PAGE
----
The small central Asian country of Kyrgyzstan is host to one of the world’s smallest Catholic communities: fewer than 1,000 inhabitants practise the faith, in a country of six million which is 90 per cent Muslim. But last year, Kyrgyzstan’s Catholics had reason to celebrate: not only was it the Catholic community’s 50th birthday, but they were inaugurating a new church, the first in a half-century.
The church is north of the capital city, Bishkek, and feels a long way from the capital’s shaded avenues and parks where the statues of Communist leaders still look down from their massive pedestals.
It’s a church of very humble size, recognisable from the outside thanks to the cross set on its rooftop which glistens when the sun passes over the Tian Shan mountains. It stands at the roadside, and is whipped with clouds of dirt rising from the ground every time a car passes.
“It’s a former house that we’ve transformed”, explains Mgr Anthony Corcoran, a Texan-born Jesuit and Kyrgyzstan’s apostolic administrator, as he invites me to come in. Inside, it’s easy to see the stages in which the place has been modified. “At the beginning of the 80s, we added a second floor”, he says. This was taken care of by Germans from the Volga, who had been made prisoners during the Second World War and who had been deported by Stalin. When it comes to Kyrgyzstan, it’s almost impossible not to mention Russia.
The country, 80 per cent of whose territory is mountainous, was for a long time under Russian domination. Up until the 19th century, Kyrgyzstan was a territory where different khanates settled. In 1862, Tzar Alexander II took control of the region. In 1936, the country became the Socialist Republic of Kyrgyzstan. The Bishkek Church was the second one authorised by Communists on Soviet land.
Fr Corcoran concludes his homily, which like the Mass is in Russian, with the 2nd letter of Saint Paul the Apostle to the Corinthians: “It is written: I believed; therefore, I have spoken. Since we have that same spirit of faith, we also believe and therefore speak. (2 Cor 4:13)” The 20 or so people who came around on that Sunday begin to scatter. A little earlier in the morning, there had been an English-language Mass for expatriates.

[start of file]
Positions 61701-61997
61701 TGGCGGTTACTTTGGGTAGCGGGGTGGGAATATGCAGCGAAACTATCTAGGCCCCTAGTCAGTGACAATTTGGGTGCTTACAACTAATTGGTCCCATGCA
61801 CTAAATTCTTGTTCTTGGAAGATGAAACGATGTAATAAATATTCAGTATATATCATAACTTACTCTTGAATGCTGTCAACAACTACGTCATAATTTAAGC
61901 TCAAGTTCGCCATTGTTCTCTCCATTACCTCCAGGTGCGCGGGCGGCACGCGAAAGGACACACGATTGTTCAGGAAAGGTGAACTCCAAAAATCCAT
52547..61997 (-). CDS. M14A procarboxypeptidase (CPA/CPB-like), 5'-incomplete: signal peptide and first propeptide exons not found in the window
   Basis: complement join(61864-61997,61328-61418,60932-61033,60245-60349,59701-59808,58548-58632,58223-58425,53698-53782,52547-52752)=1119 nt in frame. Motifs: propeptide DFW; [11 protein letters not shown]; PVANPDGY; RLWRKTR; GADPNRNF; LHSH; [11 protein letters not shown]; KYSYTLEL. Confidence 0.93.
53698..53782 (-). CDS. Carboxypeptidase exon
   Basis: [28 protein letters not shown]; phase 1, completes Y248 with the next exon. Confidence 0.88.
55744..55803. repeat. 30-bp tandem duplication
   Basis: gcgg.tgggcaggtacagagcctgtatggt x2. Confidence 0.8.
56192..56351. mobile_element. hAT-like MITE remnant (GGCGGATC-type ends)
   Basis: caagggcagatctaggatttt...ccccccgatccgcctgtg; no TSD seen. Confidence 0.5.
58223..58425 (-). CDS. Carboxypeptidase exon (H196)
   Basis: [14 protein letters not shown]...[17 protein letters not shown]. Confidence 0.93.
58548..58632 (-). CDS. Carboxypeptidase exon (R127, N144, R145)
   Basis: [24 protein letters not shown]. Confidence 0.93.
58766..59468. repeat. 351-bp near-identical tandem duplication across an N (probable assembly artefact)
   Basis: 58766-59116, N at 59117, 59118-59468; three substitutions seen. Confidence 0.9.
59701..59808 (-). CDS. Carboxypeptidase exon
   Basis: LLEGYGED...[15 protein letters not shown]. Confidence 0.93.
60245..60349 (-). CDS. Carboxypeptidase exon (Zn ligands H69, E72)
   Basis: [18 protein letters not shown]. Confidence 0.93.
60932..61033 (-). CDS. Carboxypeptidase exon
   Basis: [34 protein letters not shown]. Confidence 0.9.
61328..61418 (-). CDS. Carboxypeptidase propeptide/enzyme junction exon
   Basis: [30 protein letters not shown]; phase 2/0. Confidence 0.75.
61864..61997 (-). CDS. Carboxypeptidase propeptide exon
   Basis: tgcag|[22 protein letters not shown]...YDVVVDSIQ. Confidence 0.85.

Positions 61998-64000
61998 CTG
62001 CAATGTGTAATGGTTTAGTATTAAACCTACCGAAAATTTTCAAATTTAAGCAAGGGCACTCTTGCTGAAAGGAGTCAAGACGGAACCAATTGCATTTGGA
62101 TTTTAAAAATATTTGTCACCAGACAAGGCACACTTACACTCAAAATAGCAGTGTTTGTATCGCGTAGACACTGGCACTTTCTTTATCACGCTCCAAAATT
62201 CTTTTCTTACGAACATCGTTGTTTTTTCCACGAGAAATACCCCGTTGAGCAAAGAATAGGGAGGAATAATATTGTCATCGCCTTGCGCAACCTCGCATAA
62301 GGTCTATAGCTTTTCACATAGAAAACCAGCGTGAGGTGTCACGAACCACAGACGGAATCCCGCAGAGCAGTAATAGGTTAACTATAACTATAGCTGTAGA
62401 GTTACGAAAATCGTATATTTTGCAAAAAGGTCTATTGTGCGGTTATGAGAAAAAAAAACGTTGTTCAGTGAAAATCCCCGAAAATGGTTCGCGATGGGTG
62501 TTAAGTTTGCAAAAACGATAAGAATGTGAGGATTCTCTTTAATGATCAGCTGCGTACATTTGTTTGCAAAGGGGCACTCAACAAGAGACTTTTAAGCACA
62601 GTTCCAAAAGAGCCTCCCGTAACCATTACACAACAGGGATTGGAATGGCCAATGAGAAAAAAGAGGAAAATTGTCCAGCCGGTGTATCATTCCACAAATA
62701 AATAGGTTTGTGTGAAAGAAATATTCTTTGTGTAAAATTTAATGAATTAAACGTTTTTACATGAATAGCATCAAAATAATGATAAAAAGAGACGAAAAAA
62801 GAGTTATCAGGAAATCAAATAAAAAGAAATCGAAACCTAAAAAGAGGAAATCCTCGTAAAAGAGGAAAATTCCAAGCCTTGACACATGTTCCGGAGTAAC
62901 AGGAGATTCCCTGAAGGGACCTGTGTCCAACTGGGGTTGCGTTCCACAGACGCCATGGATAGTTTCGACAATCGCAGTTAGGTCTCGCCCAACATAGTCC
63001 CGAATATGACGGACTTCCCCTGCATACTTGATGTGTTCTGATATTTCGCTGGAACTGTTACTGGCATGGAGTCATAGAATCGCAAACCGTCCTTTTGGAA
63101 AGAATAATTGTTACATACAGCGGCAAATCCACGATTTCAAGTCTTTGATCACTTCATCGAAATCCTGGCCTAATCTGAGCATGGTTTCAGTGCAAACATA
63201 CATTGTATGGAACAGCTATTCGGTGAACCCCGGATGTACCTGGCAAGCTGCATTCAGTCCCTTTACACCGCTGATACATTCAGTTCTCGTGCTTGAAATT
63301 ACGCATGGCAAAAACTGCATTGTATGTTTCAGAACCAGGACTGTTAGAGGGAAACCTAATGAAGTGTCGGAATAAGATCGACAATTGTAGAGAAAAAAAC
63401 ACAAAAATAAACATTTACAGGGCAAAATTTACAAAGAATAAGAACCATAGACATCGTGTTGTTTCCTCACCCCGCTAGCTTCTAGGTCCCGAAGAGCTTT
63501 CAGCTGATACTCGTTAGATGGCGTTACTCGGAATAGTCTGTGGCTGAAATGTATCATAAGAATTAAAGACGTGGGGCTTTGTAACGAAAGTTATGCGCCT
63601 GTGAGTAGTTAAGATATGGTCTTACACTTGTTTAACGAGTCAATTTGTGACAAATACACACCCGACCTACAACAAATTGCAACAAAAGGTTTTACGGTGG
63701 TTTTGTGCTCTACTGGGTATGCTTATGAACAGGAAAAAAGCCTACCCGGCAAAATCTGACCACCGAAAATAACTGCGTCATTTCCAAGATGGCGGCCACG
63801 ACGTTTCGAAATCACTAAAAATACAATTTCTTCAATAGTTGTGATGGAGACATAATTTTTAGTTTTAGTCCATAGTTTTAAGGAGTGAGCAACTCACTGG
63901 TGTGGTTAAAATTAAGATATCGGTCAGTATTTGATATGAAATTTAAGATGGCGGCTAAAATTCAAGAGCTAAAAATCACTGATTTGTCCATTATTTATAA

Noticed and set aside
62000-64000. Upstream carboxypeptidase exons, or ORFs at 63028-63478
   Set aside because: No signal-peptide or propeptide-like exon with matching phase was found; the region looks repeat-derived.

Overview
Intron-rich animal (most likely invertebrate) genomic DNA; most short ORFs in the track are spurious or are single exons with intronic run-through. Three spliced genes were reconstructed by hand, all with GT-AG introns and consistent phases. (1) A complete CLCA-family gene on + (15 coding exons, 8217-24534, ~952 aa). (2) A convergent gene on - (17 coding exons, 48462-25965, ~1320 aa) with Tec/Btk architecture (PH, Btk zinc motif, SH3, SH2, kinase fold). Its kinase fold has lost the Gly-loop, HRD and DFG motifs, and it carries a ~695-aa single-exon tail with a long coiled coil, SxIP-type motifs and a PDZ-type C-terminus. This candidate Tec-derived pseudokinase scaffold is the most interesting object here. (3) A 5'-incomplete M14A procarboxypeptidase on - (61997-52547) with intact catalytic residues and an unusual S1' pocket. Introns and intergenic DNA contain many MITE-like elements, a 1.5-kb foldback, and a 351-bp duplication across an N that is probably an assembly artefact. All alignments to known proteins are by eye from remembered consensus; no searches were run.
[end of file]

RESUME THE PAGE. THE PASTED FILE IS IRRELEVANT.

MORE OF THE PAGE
Living as a Catholic in Kyrgyzstan is a deep and sincere commitment
Fr Joseph Maciag, a Polish priest who has left his Lublin parish behind for a few weeks in order to lend a hand, says living as a Catholic in Kyrgyzstan takes a real leap of faith.
“I admire them,” he smiles. “It’s not like in France or in Poland, where being a Catholic is more of a tradition. Here, it is a deep and sincere commitment.”
As if to support this statement, there appears Ludmila, who is getting ready to clean up the chaplaincy. It’s hard to fight the stereotypes, she says. “If you’re from a Russian background, you are automatically Orthodox. If you are a Kyrgyz, you are automatically a Muslim.” Ludmila, who herself has a Russian and Jewish background, says Catholics are still very much outsiders: “We are perceived as a cult.”
“Most people don’t know who the Pope is,” adds Anatoli, a young IT technician and a fervent attender of the Sunday morning Mass in Russian. “I come from a family with little to no faith. When I told them that I had decided to convert, they were really surprised. They asked me a lot of questions because, like most people here, they don’t know anything about Catholicism.”
“We’re not very well-known,” Fr Corcoran confirms. The number of Catholics is estimated at between 500 and 1,000. “Sometimes I think about the fact that I could be in a parish in New York where the numbers are in the thousands.” God had had another plan for him, he says: “I am a priest in Kyrgyzstan. One might think that we are alone. We are indeed a small community, but it is maintained thanks to such fervour, such faith, that I have come to think that it’s almost too beautiful to be real.”